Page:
“The only thing Ripley kept me from doing was love stories. I was a little too intimidating for a lot of producers who wanted a tiny, blonde, blue-eyed girl” – Sigourney Weaver
Aged 30, her sudden A-list status seemed to make no difference to Weaver’s plans; she journeyed straight from outer space to perform in a cult Bertolt Brecht-Kurt Weill cabaret that opened at 11pm off Broadway, co-written with Yale buddy, playwright Christopher Durang. “It’s actually a great asset to go into the business if you’ve been around it,” she says of her insouciance in the face of Hollywood. “You know that it’s not the answer. That fame is not a good thing, necessarily.” But the film offers began to stack up; soon she was flying to the Philippines to play a chic British attaché opposite newcomer Mel Gibson’s hungry foreign correspondent in Peter Weir’s tale of political intrigue in the tropics, The Year of Living Dangerously. Her comic ability got its first showcasing in William Friedkin’s goofy Deal of the Century with Chevy Chase, before slime and marshmallow goo delivered Weaver another mega-hit in Ghostbusters. The role of Dana Barrett was secured with a particularly enthusiastic stab at auditioning: “Coming from the theatre, I didn’t realise that when Dana turns into the terror dog, they were going to do it with special effects. So I became a dog in the audition, jumping around the couch, gnawing at the cushions and howling. Ivan Reitman turned the tape off and went, ‘Don’t ever do that again! It’s so grotesque, an editor might want to use it.’”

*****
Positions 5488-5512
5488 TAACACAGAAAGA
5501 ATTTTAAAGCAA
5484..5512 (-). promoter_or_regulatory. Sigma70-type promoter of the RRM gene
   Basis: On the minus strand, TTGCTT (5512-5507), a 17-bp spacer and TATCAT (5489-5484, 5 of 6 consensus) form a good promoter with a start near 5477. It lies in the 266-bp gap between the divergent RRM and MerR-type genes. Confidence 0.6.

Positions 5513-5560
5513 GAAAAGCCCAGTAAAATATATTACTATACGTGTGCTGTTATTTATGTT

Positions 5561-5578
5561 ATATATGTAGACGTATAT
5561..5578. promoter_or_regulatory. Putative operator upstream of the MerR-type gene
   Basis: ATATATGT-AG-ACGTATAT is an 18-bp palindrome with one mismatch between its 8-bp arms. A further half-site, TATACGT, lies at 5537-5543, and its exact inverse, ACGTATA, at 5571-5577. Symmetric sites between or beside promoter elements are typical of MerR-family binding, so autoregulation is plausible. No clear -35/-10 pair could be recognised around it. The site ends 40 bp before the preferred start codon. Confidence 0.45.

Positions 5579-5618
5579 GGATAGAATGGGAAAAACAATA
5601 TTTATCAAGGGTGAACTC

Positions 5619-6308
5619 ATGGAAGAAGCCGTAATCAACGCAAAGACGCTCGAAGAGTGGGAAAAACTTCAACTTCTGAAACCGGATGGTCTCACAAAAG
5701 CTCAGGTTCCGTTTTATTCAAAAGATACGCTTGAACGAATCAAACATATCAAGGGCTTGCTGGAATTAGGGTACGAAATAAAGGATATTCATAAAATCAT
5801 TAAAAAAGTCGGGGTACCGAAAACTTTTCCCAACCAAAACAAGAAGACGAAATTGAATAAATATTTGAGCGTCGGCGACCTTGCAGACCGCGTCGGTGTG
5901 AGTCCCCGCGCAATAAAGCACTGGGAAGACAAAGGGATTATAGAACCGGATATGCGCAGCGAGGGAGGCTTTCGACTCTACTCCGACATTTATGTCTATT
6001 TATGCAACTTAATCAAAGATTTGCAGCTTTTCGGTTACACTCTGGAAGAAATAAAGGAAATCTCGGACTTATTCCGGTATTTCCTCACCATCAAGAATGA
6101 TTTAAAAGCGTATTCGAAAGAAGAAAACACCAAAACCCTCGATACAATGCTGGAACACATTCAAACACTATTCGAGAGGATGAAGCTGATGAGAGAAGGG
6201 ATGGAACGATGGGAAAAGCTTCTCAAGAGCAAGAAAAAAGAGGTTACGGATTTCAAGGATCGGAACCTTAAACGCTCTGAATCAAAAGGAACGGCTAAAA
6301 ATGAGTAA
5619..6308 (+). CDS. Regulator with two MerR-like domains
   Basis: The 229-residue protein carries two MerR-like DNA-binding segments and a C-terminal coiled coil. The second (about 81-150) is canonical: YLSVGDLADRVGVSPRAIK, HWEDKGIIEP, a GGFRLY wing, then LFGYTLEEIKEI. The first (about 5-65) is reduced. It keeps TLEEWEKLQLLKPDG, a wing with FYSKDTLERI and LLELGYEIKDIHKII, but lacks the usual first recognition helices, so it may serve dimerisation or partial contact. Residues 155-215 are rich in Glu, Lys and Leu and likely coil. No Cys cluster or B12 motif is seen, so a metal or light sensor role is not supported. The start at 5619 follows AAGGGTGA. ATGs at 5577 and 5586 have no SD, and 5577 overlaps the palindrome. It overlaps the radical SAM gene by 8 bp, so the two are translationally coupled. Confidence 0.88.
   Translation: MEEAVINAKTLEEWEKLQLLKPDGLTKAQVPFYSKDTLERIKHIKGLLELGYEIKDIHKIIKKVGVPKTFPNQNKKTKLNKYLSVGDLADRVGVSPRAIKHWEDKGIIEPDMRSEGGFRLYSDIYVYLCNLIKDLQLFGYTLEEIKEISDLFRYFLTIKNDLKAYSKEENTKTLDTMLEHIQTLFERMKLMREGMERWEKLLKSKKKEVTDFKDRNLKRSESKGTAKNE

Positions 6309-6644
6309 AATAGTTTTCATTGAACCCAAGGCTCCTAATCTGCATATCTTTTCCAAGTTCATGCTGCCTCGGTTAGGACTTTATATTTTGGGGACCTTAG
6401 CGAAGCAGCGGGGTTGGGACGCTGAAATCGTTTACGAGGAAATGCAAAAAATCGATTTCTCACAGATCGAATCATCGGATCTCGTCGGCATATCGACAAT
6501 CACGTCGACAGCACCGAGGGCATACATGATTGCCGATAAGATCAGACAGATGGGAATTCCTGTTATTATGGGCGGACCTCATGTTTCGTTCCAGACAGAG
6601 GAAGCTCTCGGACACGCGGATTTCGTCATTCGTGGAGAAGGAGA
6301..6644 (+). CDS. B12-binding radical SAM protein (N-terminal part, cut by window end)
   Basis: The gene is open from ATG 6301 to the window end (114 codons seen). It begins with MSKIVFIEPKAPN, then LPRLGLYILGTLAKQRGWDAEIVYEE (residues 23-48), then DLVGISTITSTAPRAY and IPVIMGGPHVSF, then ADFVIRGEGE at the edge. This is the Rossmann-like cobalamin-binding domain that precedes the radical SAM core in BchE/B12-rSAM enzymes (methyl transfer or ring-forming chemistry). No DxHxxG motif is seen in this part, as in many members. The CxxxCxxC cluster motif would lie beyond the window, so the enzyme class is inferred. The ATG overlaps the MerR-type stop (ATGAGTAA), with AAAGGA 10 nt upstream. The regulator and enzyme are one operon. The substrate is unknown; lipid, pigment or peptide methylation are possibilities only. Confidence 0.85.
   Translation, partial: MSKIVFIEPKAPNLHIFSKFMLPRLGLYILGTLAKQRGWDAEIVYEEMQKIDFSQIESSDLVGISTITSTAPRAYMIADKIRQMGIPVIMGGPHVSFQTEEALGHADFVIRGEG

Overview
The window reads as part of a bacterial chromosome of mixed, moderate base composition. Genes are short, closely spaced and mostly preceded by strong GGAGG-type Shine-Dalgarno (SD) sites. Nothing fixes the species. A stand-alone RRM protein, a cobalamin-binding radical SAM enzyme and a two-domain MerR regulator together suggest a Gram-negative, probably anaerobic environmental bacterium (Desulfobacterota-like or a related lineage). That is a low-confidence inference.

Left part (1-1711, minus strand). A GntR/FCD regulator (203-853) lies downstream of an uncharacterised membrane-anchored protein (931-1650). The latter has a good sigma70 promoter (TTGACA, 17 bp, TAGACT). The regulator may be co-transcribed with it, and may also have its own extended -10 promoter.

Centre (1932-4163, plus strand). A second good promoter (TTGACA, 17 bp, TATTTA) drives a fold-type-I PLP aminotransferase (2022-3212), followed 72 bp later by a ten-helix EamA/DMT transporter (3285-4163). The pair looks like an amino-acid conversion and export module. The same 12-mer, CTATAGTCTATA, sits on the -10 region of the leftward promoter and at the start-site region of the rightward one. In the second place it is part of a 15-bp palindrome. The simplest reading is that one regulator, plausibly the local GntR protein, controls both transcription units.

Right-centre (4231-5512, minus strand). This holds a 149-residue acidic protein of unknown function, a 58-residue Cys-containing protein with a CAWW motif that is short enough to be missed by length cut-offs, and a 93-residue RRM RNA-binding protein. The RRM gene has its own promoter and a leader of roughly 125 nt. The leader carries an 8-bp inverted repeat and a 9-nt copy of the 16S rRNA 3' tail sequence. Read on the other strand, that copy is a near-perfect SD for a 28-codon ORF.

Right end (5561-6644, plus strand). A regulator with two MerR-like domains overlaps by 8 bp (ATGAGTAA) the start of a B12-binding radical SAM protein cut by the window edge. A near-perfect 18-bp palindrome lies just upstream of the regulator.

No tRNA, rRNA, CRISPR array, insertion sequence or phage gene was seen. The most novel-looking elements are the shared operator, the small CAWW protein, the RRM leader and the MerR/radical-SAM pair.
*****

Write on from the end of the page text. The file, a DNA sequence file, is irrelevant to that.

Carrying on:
Comedy, Weaver says, is what she relishes most – and she’s proved herself a good sport when it comes to satirising her own sci-fi work on the likes of Saturday Night Live. (“Beautiful and willing to be sublimely silly,” as Durang described her.) The comic gene she traces back to her uncle, “Doodles” Weaver, a rubber-faced 50s comedian. “Comedy was king in my family,” she says. At school, towering over her fellow pupils, Weaver had transformed herself into class clown (she was crowned “Freshman Fink” one year). In the film business, her height ensured Weaver took the path less travelled, avoiding the more conventional corners of the business and working instead with many of its risk-takers. “I think the only thing Ripley kept me from doing, was being in love stories,” she muses. “I was a little too intimidating for a lot of normal producers who wanted a tiny, blonde, blue-eyed girl.”